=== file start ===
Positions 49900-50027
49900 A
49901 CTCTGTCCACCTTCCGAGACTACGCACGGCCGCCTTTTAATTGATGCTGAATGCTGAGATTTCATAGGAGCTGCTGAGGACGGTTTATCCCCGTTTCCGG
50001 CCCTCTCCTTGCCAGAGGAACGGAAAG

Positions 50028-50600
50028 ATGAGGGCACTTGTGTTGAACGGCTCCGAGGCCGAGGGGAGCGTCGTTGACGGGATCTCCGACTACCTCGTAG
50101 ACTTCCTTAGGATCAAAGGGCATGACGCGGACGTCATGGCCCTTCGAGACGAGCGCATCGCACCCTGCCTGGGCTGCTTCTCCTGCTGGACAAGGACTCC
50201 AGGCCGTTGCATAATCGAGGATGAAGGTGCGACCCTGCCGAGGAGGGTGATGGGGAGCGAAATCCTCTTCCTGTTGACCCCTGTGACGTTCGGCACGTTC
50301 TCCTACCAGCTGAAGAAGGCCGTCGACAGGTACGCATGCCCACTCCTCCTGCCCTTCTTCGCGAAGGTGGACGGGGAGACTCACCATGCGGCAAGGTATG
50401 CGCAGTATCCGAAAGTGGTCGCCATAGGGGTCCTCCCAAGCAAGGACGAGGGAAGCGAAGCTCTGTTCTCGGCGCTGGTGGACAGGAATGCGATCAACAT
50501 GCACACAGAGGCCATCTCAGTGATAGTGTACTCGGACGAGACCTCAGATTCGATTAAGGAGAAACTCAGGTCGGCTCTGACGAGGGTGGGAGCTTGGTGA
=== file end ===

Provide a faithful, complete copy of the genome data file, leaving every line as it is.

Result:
Positions 49900-50027
49900 A
49901 CTCTGTCCACCTTCCGAGACTACGCACGGCCGCCTTTTAATTGATGCTGAATGCTGAGATTTCATAGGAGCTGCTGAGGACGGTTTATCCCCGTTTCCGG
50001 CCCTCTCCTTGCCAGAGGAACGGAAAG

Positions 50028-50600
50028 ATGAGGGCACTTGTGTTGAACGGCTCCGAGGCCGAGGGGAGCGTCGTTGACGGGATCTCCGACTACCTCGTAG
50101 ACTTCCTTAGGATCAAAGGGCATGACGCGGACGTCATGGCCCTTCGAGACGAGCGCATCGCACCCTGCCTGGGCTGCTTCTCCTGCTGGACAAGGACTCC
50201 AGGCCGTTGCATAATCGAGGATGAAGGTGCGACCCTGCCGAGGAGGGTGATGGGGAGCGAAATCCTCTTCCTGTTGACCCCTGTGACGTTCGGCACGTTC
50301 TCCTACCAGCTGAAGAAGGCCGTCGACAGGTACGCATGCCCACTCCTCCTGCCCTTCTTCGCGAAGGTGGACGGGGAGACTCACCATGCGGCAAGGTATG
50401 CGCAGTATCCGAAAGTGGTCGCCATAGGGGTCCTCCCAAGCAAGGACGAGGGAAGCGAAGCTCTGTTCTCGGCGCTGGTGGACAGGAATGCGATCAACAT
50501 GCACACAGAGGCCATCTCAGTGATAGTGTACTCGGACGAGACCTCAGATTCGATTAAGGAGAAACTCAGGTCGGCTCTGACGAGGGTGGGAGCTTGGTGA